Before it was an Oscar-winning movie, before it was a Broadway musical, before it was a widely produced play, there was the novel Kiss of the Spider Woman (Vintage).
Manuel Puig’s 1976 book may be better known for its incarnations as a Tony Award-winning 1993 Broadway musical, with Chita Rivera and Vanessa Williams in the title role, and Oscar-winning 1985 movie starring Sonia Braga, Raul Julia and William Hurt.
The book takes place in the 1970s in an Argentine prison. Two seemingly opposite men — Molina, a gay window dresser, and Valentin, a political dissident — are stuck together. To pass the time, Molina tells the plots of movies, comforting Valentin while he suffers from physical illness and emotional heartache from leaving his girlfriend.
The book consists mostly of dialogue, and Puig excels at writing conservations that sound natural. But I had to endure Molina’s movie plots that drag on for pages and dryly written footnotes that discuss the history of psychiatry’s view of homosexuality. I confess I skipped through some of these passages.
But Puig conveys their loneliness well, such as in this passage:
“It’s as if we were on some desert island. An island on which we may have to remain alone together for years. Because, well, outside of this cell we may have our oppressors, yes, but not inside. Here no one oppresses the other. The only thing that seems to disturb me … because I’m exhausted, or conditioned or perverted … is that someone wants to be nice to me, without asking anything back for it.”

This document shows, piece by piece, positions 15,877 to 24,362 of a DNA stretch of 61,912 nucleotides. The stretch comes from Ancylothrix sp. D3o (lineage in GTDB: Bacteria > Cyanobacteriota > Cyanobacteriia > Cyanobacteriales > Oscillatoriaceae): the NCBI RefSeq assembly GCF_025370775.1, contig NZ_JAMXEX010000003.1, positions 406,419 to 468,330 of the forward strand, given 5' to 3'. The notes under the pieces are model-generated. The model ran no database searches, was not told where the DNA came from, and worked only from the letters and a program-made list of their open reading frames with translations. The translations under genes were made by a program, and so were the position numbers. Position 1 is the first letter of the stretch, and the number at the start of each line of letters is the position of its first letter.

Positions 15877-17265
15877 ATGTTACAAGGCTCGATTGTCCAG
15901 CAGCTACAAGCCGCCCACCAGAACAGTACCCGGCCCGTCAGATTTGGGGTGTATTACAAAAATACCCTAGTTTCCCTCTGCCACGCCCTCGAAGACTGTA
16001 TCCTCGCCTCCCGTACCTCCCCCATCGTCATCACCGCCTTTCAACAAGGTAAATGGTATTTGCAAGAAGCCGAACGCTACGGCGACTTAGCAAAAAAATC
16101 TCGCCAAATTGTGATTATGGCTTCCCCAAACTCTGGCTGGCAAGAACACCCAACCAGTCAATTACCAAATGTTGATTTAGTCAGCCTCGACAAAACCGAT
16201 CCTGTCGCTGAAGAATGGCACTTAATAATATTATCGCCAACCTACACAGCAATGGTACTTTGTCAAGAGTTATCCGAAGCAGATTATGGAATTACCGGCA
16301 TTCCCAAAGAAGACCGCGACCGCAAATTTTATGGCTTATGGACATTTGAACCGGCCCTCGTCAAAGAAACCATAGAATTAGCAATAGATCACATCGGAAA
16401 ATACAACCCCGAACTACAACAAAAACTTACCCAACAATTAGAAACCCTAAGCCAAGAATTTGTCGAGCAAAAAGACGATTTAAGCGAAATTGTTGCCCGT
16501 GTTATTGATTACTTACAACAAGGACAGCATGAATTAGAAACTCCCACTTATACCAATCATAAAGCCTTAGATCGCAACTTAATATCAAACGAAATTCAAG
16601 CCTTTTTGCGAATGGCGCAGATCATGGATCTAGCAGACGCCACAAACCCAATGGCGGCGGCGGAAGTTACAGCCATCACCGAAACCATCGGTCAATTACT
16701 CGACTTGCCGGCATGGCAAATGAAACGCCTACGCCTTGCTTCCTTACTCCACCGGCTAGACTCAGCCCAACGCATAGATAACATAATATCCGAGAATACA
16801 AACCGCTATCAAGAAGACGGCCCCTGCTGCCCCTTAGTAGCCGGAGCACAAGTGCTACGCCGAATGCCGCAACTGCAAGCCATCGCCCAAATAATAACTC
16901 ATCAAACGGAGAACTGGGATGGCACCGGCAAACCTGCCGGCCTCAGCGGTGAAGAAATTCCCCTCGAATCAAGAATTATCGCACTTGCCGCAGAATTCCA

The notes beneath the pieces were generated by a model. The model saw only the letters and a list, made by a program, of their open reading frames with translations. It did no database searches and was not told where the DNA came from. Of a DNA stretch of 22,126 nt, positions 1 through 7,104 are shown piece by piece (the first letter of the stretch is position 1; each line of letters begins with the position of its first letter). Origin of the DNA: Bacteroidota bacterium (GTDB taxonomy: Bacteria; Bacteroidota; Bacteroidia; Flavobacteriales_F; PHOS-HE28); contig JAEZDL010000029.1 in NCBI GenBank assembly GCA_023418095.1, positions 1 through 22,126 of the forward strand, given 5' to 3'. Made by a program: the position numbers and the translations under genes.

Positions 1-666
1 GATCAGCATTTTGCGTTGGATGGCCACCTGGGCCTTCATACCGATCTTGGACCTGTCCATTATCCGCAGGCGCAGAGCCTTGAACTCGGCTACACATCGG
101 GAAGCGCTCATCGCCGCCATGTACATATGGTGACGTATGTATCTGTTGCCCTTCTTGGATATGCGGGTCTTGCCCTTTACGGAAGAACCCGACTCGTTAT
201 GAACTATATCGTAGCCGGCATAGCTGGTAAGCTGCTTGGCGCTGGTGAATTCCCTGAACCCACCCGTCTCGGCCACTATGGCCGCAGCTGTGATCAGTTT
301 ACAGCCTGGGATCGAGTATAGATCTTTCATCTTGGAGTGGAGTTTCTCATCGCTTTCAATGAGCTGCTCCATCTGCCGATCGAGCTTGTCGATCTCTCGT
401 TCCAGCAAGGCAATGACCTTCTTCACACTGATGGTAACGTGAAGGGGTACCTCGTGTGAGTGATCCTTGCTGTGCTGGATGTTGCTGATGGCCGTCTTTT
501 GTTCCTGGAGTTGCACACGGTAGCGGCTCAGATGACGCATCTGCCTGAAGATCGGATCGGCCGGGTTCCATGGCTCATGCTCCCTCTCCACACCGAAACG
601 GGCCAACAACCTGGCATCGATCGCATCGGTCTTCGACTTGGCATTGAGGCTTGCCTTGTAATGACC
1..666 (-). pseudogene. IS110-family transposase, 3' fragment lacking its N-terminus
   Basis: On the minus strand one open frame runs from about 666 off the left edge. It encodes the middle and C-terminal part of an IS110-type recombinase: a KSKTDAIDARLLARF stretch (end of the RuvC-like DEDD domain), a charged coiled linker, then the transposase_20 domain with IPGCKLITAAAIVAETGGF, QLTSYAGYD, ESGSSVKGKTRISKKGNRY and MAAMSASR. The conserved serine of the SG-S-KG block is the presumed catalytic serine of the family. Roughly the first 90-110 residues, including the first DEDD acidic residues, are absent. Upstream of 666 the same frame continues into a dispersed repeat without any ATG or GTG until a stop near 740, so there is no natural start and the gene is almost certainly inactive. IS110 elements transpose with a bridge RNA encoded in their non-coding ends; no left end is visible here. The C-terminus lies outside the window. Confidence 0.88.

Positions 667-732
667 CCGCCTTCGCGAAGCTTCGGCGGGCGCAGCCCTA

Then the book delivers a hell of a twist — one of the prisoners may be betraying the other.
Spider Woman is a novel that tackles big issues such as homosexuality and Argentine politics. Some of it was tough to get through, but it’s easy to see how it has endured through the years and in many forms.
More about Manuel Puig: The Argentine author, who was born in 1932 and died in 1990, is best known for Spider Woman, but his other books includes 1968’s Betrayed by Rita Hayworth and 1973’s The Buenos Aires Affair.
Source: I checked this book out of the library.
This book is part of my series on classic Latino novels. Up next: Jose Saramago’s Blindness.